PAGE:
First of all, I really like Julio Jones. I really think he’s going to be a very good Falcon. I think he’s going to come in right away and make plays and be a good third option in the Falcons offense. He can come in and bolster the slot position, block, and make plays down the field. If/when Tony Gonzalez hangs it up after this season, Jones will slide in very well in his vacant niche as Ryan’s second favorite target, third down chain mover, and secondary redzone target after Roddy White. His physical presence is going to make it very hard for opposing teams to match up with us in the coming years. He is the prototype as far as fit for the Falcons receiver position. Short of picking up A.J. Green, they couldn’t have found a better offensive player to help them make the next leap forward on that side of the ball.
But in the end, I think that may be all for naught. The Falcons mortgaged their future for Jones, and in particular their defensive future. The Falcons traded their second and fourth round picks this year, and first and fourth round picks next year to go up and get Jones. That’s four players that the Falcons gave up to get Jones. The first and second rounders were very likely to be good starters for the team. And if you just get a decent starter with one of the fourth round picks, you’ve basically given up three starters for one.
And there’s simply no way that Jones is going to be able to make up for that. Particularly when you consider he’s a wide receiver. I personally believe that wide receivers are the most overvalued position in the draft. I’m a firm believer in the notion that wide receivers are nothing more than shiny hood ornaments, a theory purported by Cold Hard Football Facts.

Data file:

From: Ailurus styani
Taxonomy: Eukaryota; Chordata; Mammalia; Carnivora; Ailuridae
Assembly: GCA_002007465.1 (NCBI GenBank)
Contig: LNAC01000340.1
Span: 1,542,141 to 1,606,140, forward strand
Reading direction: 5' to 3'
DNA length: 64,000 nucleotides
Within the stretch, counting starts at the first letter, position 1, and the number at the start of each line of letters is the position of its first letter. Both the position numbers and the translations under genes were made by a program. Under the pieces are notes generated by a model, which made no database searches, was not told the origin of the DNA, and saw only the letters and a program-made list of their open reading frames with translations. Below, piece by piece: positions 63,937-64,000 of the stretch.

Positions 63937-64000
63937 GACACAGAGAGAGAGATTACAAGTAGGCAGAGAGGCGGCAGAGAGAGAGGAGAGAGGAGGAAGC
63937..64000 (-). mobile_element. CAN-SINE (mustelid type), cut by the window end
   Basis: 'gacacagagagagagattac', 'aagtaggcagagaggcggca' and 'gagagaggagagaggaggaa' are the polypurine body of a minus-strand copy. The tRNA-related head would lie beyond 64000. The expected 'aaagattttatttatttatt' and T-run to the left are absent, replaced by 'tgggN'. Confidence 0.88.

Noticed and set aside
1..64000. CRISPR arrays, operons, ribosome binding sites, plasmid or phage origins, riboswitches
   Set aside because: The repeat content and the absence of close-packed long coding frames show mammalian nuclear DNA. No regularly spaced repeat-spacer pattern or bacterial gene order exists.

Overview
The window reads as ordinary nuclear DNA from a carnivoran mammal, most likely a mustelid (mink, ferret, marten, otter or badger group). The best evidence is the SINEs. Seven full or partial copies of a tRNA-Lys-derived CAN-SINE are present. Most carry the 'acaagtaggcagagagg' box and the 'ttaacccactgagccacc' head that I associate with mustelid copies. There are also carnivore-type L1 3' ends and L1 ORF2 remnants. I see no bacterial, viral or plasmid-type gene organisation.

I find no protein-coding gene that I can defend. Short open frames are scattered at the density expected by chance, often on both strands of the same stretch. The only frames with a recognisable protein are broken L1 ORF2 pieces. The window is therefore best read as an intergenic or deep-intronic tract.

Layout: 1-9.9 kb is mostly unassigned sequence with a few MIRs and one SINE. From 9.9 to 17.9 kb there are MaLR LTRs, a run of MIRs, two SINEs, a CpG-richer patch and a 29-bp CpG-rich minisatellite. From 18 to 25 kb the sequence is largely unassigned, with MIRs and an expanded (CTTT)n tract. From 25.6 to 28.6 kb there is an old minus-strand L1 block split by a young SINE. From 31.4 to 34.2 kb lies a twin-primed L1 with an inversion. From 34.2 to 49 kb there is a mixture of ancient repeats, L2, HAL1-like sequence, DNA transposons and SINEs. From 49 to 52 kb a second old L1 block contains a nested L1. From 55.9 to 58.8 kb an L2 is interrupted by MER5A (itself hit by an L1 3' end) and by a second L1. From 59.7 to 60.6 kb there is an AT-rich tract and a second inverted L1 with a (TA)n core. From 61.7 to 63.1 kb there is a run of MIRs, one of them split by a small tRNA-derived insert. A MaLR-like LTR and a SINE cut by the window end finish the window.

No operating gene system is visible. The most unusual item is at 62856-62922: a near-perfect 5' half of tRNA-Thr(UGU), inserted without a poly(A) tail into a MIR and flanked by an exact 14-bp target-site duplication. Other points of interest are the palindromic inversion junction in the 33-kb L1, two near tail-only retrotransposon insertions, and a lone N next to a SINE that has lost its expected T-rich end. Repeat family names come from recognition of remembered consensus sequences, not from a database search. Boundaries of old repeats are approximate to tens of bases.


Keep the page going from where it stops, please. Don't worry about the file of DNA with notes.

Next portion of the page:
WR Julio Jones
As rumored earlier, the Falcons did indeed trade up in the first round and took one of the top wide receivers with the sixth pick in the draft by taking Alabama wide receiver Julio Jones.
The Falcons traded their first, second, and fourth round picks this year, along with their first and fourth picks in 2012 to swap with the Cleveland Browns.
The Falcons were likely attracted to Jones unique blend of size and speed, coupled with his ability to generate big plays on what was the league’s 32nd ranked team in terms of generating 20+ yard pass plays. Jones is also known for his physicality and ability as a blocker, which should mesh well opposite Roddy White and with the Falcons physical run-oriented offensive attack.
Click here to read a scouting report on Jones.